news The nation’s number two telco Optus has launched the FetchTV Internet video platform already being sold by iiNet, Internode and Adam Internet for the starting price of $9.95 a month — a charge which will be waived when customers are using its $109 Fusion home broadband and telephone bundle.
In a statement this afternoon, Optus noted it would launch the service under the MeTV brand. Like the other ISPs, Optus will offer customers a personal video recorder device to access the service.
For the starting cost of $9.95 a month, customers will get the PVR box, which comes with a built-in digital tuner and a one terabyte hard drive, the ability to watch, pause and record free to air and digital channels, and the Movie Box service bundled, which offers customers 30 preselected, on-demand movies per month, with seven new films added to customers’ roster every week.
Customers will be able to watch additional movies for between $3.95 and $5.95 (latest release) per movie, and subscription TV packs will be available for $6.95 a month — adding channels in genres such as ‘Kids’, ‘Music TV’ and ‘Factual’. More genres and foreign language channels will be added soon, Optus said in its statement.
One of the advantages which the Optus service offers over the rival FetchTV offerings being sold by rival ISPs is that Optus has created a mobile application, which allows customers to access programming information and remote record TV programs from their mobile.
“The app will also transform the smartphone or tablet into a remote control and keyboard while at home,” Optus noted. It is not yet clear which mobile platforms the app is available for, although it will be available from “late November” this year. The Optus FetchTV service will launch later this week.
Austin R Bryan, Director, Optus Digital Media said, “With an increasingly strong content line-up, thanks to our partners at FetchTV, and an innovative user interface and functionality, Optus MeTV with fetch allows Australians to enjoy a great experience through the content they love, at a time convenient to them.’
“The way we consume content is rapidly changing. Optus Digital Media is dedicated to developing products and services that meet this consumer need and we are thrilled to be bringing this unique TV offering to Australian households.”
The other major Internet video platforms in Australia include Telstra’s T-Box platform as well as bundled offerings available via Microsoft’s Xbox 360 and Sony’s PlayStation 3 platforms. Telstra is attempting to leverage content from its Foxtel joint venture through its T-Box system.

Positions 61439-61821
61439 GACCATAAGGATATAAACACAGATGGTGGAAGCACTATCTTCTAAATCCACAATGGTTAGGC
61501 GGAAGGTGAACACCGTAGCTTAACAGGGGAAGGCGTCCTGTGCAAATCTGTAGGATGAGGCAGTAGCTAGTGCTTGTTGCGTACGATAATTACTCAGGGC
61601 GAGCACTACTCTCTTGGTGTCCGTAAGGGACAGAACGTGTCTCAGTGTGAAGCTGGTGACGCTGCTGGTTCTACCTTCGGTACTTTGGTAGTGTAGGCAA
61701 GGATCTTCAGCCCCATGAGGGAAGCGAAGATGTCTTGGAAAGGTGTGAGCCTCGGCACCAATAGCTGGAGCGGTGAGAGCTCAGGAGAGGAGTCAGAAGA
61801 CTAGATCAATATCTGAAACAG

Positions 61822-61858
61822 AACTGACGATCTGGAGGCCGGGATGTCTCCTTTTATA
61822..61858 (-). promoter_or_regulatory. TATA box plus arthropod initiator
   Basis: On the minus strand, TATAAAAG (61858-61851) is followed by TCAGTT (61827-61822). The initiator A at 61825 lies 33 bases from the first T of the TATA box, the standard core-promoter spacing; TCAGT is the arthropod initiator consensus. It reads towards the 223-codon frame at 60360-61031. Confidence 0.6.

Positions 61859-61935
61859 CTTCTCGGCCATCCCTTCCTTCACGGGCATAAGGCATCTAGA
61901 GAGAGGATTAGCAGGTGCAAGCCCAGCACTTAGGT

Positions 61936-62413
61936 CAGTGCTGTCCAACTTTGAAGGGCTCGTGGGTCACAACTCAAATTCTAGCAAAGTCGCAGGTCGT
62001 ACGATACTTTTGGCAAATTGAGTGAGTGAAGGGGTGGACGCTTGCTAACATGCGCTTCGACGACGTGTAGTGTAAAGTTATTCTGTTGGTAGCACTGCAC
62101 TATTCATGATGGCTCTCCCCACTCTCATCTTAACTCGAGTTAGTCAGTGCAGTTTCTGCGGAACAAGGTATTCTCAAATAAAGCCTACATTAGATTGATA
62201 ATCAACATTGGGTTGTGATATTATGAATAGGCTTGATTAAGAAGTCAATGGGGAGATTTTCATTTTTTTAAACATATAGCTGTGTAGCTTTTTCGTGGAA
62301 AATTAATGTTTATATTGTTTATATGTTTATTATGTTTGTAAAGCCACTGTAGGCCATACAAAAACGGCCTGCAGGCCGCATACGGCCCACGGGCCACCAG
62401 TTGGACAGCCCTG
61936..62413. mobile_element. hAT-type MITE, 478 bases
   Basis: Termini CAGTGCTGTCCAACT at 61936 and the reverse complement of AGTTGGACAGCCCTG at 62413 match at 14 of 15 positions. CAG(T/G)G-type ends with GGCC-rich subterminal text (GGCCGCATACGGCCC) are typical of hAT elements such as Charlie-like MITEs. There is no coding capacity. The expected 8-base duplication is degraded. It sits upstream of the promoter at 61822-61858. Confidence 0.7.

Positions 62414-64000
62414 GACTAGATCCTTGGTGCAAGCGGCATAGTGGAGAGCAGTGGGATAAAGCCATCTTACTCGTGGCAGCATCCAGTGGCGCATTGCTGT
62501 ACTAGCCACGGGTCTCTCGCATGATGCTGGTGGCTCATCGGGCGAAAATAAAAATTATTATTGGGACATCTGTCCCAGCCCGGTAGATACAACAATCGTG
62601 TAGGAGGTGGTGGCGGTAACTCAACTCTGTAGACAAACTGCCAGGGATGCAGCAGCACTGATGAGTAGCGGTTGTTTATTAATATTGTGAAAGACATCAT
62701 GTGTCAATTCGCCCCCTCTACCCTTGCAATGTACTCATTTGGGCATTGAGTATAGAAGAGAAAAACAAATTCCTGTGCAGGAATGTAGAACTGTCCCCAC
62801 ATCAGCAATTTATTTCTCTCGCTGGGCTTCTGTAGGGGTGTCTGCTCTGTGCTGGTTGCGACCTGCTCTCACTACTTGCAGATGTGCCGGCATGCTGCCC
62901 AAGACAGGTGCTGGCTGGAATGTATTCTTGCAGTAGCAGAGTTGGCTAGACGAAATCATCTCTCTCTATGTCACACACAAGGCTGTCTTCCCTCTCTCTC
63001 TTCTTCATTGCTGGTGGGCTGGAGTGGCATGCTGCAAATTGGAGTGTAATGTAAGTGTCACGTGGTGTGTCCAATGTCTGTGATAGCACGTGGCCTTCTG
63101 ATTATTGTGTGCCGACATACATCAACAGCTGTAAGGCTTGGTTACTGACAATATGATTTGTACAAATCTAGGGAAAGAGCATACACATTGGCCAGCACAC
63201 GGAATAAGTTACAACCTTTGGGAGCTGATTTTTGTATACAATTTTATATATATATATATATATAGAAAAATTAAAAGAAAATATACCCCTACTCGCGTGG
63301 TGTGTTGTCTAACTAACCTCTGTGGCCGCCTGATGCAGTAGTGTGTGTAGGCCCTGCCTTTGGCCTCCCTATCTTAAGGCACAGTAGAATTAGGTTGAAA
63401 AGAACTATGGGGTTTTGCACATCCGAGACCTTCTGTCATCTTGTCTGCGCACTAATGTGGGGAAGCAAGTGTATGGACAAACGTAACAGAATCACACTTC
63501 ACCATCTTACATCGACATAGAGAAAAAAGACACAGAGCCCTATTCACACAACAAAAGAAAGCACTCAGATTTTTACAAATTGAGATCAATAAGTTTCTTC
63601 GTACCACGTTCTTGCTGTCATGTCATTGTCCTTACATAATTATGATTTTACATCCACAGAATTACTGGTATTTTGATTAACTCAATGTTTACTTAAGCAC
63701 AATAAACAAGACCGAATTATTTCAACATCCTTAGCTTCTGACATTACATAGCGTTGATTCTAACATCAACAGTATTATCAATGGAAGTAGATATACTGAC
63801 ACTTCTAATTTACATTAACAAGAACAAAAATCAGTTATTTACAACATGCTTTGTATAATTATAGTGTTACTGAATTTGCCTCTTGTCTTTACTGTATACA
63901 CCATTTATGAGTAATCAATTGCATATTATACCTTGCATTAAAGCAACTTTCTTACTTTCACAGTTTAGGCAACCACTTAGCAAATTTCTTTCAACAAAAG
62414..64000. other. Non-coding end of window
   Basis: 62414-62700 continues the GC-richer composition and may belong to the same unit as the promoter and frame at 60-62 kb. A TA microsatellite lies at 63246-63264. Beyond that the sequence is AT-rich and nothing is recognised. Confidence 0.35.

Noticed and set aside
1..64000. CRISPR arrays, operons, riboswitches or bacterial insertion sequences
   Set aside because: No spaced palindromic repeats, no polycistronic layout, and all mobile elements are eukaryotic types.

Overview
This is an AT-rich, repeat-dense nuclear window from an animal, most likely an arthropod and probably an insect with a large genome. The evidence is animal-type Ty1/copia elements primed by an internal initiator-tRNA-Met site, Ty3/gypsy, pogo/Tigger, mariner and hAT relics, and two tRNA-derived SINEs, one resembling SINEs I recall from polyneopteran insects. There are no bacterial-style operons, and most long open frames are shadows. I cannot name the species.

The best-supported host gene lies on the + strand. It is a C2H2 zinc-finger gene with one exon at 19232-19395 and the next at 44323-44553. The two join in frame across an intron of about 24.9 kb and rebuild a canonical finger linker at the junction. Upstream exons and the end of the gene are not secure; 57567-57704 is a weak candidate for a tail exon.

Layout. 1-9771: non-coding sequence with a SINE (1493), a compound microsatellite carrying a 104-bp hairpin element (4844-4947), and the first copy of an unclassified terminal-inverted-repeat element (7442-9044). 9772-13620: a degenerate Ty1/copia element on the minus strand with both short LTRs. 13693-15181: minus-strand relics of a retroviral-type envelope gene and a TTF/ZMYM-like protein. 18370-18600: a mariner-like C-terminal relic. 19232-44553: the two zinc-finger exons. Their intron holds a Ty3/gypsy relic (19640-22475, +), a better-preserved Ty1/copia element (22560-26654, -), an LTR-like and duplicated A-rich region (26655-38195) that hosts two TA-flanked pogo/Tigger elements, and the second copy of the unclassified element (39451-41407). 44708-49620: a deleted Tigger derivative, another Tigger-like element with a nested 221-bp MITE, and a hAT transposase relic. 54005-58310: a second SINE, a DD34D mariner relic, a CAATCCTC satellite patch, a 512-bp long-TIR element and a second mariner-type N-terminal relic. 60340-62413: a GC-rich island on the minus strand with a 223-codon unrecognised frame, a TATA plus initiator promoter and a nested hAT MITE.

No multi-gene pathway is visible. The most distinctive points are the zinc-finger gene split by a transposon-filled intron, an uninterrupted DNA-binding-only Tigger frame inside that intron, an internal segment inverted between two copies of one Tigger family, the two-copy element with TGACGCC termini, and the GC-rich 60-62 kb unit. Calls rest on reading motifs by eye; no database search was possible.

It appears as if the FetchTV offering has received lacklustre take-up amongst the customer bases of iiNet and Internode, so far, at least. Neither company has been trumpeting take-up to the world, and at iiNet’s financial results briefings, the FetchTV service has already taken a back seat to more interesting issues.
From my perspective, after seeing the iiNet PVR in operation in trial mode and at a friend’s house, it all comes down to content availability.
The quality of the service is OK (although nowhere near Blu-ray class), but when I’ve had a look at it, I’ve found it difficult to find content that I actually wanted to watch and at a price I was willing to pay. The movies which were auto-downloaded every week simply weren’t that hot, and it didn’t appear when I used it as if there were that many new releases available.
From what I’ve seen, Telstra’s T-Box platform offers quite a wider breadth of content than FetchTV does, especially on-demand content. Of course, it costs more — but what do you expect? It’s Telstra ;)
That mainly leaves the ability to access subscription TV channels cheaper than you could get them through Foxtel or Austar … but again, I don’t buy those services now, so I can’t see myself needing them in future. I, and most other generation Y Australians, have lived our entire lives without pay TV. Why sign up for it now?
Optus made a big deal out of the mobile aspect of its FetchTV partnership back in May this year, when the pair’s romance was first outed, but the launch today of a tie-in app is disappointing due to its lack of mobile streaming. Sure, the other ISPs don’t offer this functionality either, but Telstra does allow mobile Foxtel streams, and it’s not uncommon for PVRs these days to allow remote program scheduling. The independent IceTV platform already does this, as does Foxtel’s own box.
What we’re left with today is an impression that Optus didn’t really try that hard with this one. If this is all Australia’s second-largest telco is offering, you might as well sign up with iiNet or Internode, if you want FetchTV — or just pay more and go with Telstra, and arguably get a better overall service.
Image credit: Optus